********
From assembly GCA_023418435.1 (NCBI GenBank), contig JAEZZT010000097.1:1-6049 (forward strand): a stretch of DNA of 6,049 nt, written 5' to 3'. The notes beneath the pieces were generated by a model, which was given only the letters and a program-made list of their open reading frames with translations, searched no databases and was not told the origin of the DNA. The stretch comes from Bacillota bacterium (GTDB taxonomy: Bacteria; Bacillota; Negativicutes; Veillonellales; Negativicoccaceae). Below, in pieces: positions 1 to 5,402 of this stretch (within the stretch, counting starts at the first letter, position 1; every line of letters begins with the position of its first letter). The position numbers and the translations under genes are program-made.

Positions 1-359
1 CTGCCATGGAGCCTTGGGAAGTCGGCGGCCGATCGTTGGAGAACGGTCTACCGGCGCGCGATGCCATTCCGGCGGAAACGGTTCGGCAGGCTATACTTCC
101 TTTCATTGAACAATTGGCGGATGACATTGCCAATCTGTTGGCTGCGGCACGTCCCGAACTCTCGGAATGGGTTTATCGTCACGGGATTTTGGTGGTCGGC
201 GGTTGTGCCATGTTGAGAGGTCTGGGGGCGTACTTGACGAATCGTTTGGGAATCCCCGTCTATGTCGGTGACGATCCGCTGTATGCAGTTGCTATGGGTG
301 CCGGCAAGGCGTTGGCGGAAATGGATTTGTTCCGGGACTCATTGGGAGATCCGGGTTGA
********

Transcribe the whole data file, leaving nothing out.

From assembly GCA_023418435.1 (NCBI GenBank), contig JAEZZT010000097.1:1-6049 (forward strand): a stretch of DNA of 6,049 nt, written 5' to 3'. The notes beneath the pieces were generated by a model, which was given only the letters and a program-made list of their open reading frames with translations, searched no databases and was not told the origin of the DNA. The stretch comes from Bacillota bacterium (GTDB taxonomy: Bacteria; Bacillota; Negativicutes; Veillonellales; Negativicoccaceae). Below, in pieces: positions 1 to 5,402 of this stretch (within the stretch, counting starts at the first letter, position 1; every line of letters begins with the position of its first letter). The position numbers and the translations under genes are program-made.

Positions 1-359
1 CTGCCATGGAGCCTTGGGAAGTCGGCGGCCGATCGTTGGAGAACGGTCTACCGGCGCGCGATGCCATTCCGGCGGAAACGGTTCGGCAGGCTATACTTCC
101 TTTCATTGAACAATTGGCGGATGACATTGCCAATCTGTTGGCTGCGGCACGTCCCGAACTCTCGGAATGGGTTTATCGTCACGGGATTTTGGTGGTCGGC
201 GGTTGTGCCATGTTGAGAGGTCTGGGGGCGTACTTGACGAATCGTTTGGGAATCCCCGTCTATGTCGGTGACGATCCGCTGTATGCAGTTGCTATGGGTG
301 CCGGCAAGGCGTTGGCGGAAATGGATTTGTTCCGGGACTCATTGGGAGATCCGGGTTGA